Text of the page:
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planer/thicknesser safety

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Halo Jones

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What is the minimum length than you can safely put through a thicknesser? Is it the distance between the infeed and outfeed roller?

Reason I am asking is that I am machining some reclaimed wooden flooring, converting it to block work. I would like to cut it all to size (45 x 180 mm) then let it climatise in the house while on holiday then thickness it to final dimension once I get back. I can leave the lengths oversized but would prefer to cut it final dimension so there is less to do when I get back.

H.
 

JakeS

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Halo Jones":1b9wtep1 said:
What is the minimum length than you can safely put through a thicknesser? Is it the distance between the infeed and outfeed roller?
That's the absolute shortest, I suppose...

Bear in mind also support and access.

If your piece is only just the distance between the two rollers, I'd worry a bit about it potentially pivoting up around the first roller before the second roller engages, because there's not enough spare timber 'behind' the front roller (on the outside of the device) to stop it doing so. It shouldn't happen anyway 'cause the rollers press down, of course, but if your workpiece isn't entirely flat on both sides, I'd worry it's possible.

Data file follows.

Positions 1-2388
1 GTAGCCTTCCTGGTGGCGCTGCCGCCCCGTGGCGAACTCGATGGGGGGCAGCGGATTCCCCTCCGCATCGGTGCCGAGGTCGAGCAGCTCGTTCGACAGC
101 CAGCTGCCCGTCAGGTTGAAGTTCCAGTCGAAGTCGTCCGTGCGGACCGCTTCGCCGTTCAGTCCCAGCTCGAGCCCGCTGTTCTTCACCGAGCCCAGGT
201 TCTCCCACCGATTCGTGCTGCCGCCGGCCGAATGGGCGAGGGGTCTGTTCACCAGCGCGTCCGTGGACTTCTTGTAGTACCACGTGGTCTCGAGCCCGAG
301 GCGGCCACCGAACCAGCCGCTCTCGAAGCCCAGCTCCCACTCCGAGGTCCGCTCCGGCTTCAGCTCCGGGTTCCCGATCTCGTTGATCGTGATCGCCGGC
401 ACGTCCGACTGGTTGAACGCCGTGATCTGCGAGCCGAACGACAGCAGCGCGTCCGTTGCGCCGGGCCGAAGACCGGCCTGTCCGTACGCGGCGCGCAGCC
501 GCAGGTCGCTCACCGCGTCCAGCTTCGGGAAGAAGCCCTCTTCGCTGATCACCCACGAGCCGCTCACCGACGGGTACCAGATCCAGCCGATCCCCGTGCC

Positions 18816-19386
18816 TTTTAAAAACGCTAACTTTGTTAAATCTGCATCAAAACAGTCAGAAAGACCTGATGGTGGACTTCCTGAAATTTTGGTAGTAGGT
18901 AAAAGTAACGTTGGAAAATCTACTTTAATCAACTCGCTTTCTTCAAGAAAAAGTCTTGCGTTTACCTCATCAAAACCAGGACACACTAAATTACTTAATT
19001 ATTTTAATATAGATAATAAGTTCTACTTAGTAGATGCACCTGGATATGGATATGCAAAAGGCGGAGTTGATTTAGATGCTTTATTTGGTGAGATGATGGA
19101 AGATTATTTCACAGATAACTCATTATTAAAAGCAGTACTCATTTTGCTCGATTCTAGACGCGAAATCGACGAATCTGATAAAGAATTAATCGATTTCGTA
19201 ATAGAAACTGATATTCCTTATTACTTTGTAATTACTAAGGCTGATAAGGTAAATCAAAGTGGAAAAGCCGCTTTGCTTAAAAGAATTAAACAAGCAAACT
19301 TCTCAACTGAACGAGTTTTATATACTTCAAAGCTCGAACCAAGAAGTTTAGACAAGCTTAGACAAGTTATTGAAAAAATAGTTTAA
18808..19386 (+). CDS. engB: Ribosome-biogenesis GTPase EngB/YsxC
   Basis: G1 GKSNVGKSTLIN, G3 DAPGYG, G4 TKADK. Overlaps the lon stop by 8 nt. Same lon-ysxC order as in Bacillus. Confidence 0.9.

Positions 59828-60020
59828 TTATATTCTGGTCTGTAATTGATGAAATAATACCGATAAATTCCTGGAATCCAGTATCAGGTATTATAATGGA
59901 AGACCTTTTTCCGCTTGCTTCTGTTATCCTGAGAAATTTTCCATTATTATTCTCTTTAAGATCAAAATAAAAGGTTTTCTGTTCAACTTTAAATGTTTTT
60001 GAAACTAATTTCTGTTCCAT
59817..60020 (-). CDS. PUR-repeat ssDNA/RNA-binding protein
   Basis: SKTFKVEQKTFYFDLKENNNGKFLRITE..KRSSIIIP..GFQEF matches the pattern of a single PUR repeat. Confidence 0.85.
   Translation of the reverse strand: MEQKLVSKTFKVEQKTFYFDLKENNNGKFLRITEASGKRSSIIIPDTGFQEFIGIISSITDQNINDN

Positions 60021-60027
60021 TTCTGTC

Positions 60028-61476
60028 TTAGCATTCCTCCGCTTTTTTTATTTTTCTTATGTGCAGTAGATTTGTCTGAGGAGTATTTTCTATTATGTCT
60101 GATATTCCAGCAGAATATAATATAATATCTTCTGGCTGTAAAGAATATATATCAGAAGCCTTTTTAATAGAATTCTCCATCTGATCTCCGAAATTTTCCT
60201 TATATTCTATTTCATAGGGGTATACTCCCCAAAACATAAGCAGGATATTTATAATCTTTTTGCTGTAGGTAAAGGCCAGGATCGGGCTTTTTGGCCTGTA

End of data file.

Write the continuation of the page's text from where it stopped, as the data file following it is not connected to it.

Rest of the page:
You also don't want to have to put your hands anywhere near the cutting block when feeding the timber in or supporting it on the way out - the shorter a piece is, the closer you're going to have to get.



(I'm no expert myself, but those are the things I'd be wary of.)
 

wcndave

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cutting to near final dimension is good to relieve stress in the wood. however you need to leave enough for snipe. I always allow 3" each end if i can.

in terms of shortest, you have a few challenges.

1. when the piece hits the first roller, the back will lift if it's short, and it can get stuck if really short, and also damage the wood
2. you have to get your fingers in the thicknesser to push through (at least with a combined planer / thicknesser)
3. the aforementioned snipe

for my scheppach PT, 12" seems the shortest to do easily. on a dedicated thicknesser it could be less, however 18cm seems rather short. perhaps do them 50cm then cut them in half and trim each outer end when you're done. that way you can batch it when you get back which will save time.
 

Sawyer

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If at all possible, you would be better off thicknessing in longer lengths, multiples of the final length and crosscutting afterwards. Quicker, safer, better finish.
 

wcndave

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Sawyer":3t77nogl said:
If at all possible, you would be better off thicknessing in longer lengths, multiples of the final length and crosscutting afterwards. Quicker, safer, better finish.
exactly. 18x2 = 36, allow 7cm each end of snipe = 50cm total. then cut in half. then trim the two original ends. with a table sled on TS, or a mitre saw, should be dead quick.
 

Halo Jones

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Thanks all. You have confirmed what I suspected I would have to do. And thanks for reminding me about allowing for snipe!

H.
 
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